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C# DivideByZeroException

This C# exception article demonstrates the DivideByZeroException.
DivideByZeroException. A DivideByZeroException is thrown. It indicates that a statement attempted to evaluate a division by zero. The C# compiler can detect divisions by the constant zero value. The CLR can throw the exception during program execution.DivideException
Example. This program shows how an exception is thrown by the execution engine when you divide an int by zero. It uses a zero value determined at runtime through a parsing method, so that the program can be correctly compiled.Int, uintParse

Then: We discuss issues related to the compiler system and dividing a number by zero.

Info: The division is evaluated to 100 / 0, which cannot be done by the execution engine. The program terminates by throwing a DivideByZeroException.

Tip: To avoid the exception, you must always test the denominator value for zero. Alternatively you can use try and catch.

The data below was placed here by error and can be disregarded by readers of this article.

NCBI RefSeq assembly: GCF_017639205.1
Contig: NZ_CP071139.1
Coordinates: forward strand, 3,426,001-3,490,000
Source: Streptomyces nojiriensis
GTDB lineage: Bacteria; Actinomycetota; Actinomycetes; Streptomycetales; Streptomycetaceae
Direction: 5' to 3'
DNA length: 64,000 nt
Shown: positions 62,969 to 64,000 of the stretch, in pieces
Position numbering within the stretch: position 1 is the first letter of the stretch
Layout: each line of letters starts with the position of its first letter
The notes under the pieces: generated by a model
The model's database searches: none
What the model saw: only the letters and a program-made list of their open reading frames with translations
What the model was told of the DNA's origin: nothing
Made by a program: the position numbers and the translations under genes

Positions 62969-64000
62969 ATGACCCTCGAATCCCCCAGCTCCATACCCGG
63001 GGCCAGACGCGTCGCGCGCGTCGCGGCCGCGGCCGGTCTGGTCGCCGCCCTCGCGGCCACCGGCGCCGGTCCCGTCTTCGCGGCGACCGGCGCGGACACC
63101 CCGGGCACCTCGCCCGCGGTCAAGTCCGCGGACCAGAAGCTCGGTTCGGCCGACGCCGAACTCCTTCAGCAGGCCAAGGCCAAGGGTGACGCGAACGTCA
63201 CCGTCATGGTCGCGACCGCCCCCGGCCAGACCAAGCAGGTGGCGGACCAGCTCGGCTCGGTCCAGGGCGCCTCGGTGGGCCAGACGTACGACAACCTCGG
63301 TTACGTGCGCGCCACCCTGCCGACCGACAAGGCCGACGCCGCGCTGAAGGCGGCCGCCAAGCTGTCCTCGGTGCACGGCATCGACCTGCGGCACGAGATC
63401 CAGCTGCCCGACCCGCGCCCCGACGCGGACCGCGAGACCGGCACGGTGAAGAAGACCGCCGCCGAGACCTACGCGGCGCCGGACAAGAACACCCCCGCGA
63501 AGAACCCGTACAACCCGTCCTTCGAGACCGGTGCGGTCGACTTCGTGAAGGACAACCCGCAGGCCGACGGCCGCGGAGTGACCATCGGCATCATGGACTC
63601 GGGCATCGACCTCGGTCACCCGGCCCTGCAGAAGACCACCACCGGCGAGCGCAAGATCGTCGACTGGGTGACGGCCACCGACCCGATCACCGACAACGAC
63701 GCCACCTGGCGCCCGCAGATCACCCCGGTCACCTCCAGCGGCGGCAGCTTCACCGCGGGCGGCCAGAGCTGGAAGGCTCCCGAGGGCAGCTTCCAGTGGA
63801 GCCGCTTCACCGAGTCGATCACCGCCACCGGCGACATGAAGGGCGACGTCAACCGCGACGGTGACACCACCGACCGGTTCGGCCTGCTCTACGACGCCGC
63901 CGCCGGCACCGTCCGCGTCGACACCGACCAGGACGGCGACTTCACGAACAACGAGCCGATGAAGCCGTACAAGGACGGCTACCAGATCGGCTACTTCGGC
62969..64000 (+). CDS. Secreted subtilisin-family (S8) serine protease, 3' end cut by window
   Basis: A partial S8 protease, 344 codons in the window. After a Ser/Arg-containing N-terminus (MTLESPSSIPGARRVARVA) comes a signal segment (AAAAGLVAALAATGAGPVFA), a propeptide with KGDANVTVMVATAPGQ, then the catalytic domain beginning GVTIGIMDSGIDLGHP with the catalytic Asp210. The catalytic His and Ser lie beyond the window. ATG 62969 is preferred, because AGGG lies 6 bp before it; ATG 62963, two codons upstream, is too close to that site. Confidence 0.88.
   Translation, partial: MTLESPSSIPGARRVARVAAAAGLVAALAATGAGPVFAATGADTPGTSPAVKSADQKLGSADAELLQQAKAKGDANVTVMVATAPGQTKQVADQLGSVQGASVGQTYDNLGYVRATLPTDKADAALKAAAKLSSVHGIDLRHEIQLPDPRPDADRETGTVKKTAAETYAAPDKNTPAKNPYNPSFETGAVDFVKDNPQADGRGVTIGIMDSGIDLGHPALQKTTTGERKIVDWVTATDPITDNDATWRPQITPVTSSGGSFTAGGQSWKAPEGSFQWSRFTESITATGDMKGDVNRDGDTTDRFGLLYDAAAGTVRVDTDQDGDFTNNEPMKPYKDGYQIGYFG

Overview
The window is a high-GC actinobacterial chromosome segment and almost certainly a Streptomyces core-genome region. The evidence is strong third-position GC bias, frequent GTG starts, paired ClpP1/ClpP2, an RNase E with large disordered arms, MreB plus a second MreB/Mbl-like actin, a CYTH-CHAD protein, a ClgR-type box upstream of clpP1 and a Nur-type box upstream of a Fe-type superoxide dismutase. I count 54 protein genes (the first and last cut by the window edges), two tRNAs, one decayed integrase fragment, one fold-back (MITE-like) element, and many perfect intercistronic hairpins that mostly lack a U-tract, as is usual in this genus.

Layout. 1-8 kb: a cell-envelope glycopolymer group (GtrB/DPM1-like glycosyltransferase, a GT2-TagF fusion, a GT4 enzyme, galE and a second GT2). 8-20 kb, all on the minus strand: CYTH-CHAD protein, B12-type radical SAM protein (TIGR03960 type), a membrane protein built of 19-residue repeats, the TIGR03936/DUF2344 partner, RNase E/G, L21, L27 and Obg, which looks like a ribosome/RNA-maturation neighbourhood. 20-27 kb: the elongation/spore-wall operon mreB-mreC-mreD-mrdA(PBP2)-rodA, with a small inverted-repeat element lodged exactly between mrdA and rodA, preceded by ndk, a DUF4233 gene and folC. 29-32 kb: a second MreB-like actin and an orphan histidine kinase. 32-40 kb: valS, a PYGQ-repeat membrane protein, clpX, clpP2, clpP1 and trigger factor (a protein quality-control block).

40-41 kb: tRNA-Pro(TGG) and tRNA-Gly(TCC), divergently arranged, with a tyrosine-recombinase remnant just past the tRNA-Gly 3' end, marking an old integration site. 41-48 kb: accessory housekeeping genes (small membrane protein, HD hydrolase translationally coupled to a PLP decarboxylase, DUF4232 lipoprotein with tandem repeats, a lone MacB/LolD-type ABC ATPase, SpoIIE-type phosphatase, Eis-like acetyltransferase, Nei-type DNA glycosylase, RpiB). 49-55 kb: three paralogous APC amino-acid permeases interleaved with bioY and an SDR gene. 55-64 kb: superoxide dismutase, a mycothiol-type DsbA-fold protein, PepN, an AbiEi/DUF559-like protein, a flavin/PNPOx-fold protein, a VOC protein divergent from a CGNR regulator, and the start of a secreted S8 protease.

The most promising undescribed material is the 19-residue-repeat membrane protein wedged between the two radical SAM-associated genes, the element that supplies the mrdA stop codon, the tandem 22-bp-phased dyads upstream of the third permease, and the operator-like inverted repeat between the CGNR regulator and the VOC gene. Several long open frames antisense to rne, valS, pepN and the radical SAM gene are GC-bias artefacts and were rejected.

TryCatch
C# program that divides by zero using System; class Program { static void Main() { // // This expression evaluates to 100 / 0, which throws. // ... You can check the denominator in a separate step. // int result = 100 / int.Parse("0"); Console.WriteLine(result); } } Output Unhandled Exception: System.DivideByZeroException: Attempted to divide by zero. at Program.Main() in ... Program.cs:line 11
Discussion. Let's discuss the C# compiler's capacity to detect division by zero errors. If you try to divide by a constant zero (the number 0 in source code), the program will fail to compile and can never be executed.
The compiler does this to reduce errors in finished programs that were not tested. This can be confusing because it exposes how the system uses different compilation phases. The divide by zero error can be detected on different levels.Compile-Time Error
Error 1: Division by constant zero
Summary. We demonstrated the DivideByZeroException in the C# language, which is detected at two different stages: compile-time and runtime. This exception is built into the C# language itself. The specification contains the exact requirements.

Tip: To avoid the divide by zero exception, you obviously must check the denominator against the zero value.

And: This numeric check will be much faster than having an exception thrown in the runtime.

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